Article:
• by Anonymous Coward on Wednesday June 10, 2009 @01:21PM (#28281981)

    The crowd makes a mistake and some random dude gets beaten down for something his lookalike neighbour did.
    Do a search for: vilgilante mistake

  • by internerdj ( 1319281 ) on Wednesday June 10, 2009 @01:29PM (#28282089)
    I also have a very bad feeling about this. If it is ok for kitten killers then it will be ok for whatever topic X society doesn't like as long as there is enough of society to make an impact in their personal lives.
  • Re:No (Score:3, Insightful)

    by moderatorrater ( 1095745 ) on Wednesday June 10, 2009 @01:37PM (#28282195)
    Why can't it be both? The criminals are indeed stupid for shooting a video of their crime, and even more stupid for posting it on the internet for the world to see. But does their stupidity mean that the faceless masses on the internet can harass them until they lose their jobs or scrawl death threats on their doors? Those stories are nothing more than a return to anarchy and lawlessness dressed up as something noble by the article. The only story with redeeming qualities is when they found the name of an official that was bragging about his ability to censor the internet, but you'll notice the end result of that story wasn't anywhere near as dramatic as the others.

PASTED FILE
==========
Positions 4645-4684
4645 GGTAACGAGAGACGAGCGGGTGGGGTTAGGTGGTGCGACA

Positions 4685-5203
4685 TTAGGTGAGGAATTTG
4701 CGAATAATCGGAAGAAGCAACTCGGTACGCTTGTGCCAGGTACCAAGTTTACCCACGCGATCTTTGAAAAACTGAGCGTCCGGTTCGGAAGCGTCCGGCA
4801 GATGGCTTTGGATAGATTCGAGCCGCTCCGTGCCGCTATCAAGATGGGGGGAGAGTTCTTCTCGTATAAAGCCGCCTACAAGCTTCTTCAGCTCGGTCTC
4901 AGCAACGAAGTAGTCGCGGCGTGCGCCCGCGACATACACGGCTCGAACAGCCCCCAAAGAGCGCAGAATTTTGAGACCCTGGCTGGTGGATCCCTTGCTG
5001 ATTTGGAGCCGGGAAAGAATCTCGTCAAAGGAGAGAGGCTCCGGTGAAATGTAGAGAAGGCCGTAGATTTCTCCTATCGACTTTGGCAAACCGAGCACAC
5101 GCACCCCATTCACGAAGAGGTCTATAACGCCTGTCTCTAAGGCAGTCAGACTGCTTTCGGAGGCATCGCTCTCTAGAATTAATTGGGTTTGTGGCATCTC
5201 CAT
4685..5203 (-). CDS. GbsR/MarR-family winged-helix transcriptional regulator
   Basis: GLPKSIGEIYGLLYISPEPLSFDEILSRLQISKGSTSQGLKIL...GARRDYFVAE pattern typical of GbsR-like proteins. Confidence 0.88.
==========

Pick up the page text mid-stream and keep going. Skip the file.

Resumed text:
• by QuoteMstr ( 55051 ) <> on Wednesday June 10, 2009 @01:38PM (#28282215)

    I'd rather not live in a society in which 51% can arbitrarily sentence the other 49% to death.

  • by Opportunist ( 166417 ) on Wednesday June 10, 2009 @01:40PM (#28282241)

    More like the new mob. It's fine if you fit in, if you agree with whatever "the internet" agrees on. It's utter hell if you don't.

    "The internet" is not much better than the average religious nutjobs picketing abortion clinics. They just picket different targets. Sure, today it's kitten killers and the Co$. But how long 'til the next groupthink target is a group you belong to? Will it take a lot to jump from hunting down criminals to hunting down people that dare to be different, that refuse to fit in, that did nothing really wrong but made someone feel "uneasy" thinking of what he does?

    And I'm not even talking about sexual fetishes that make me (and probably a few other people) cringe.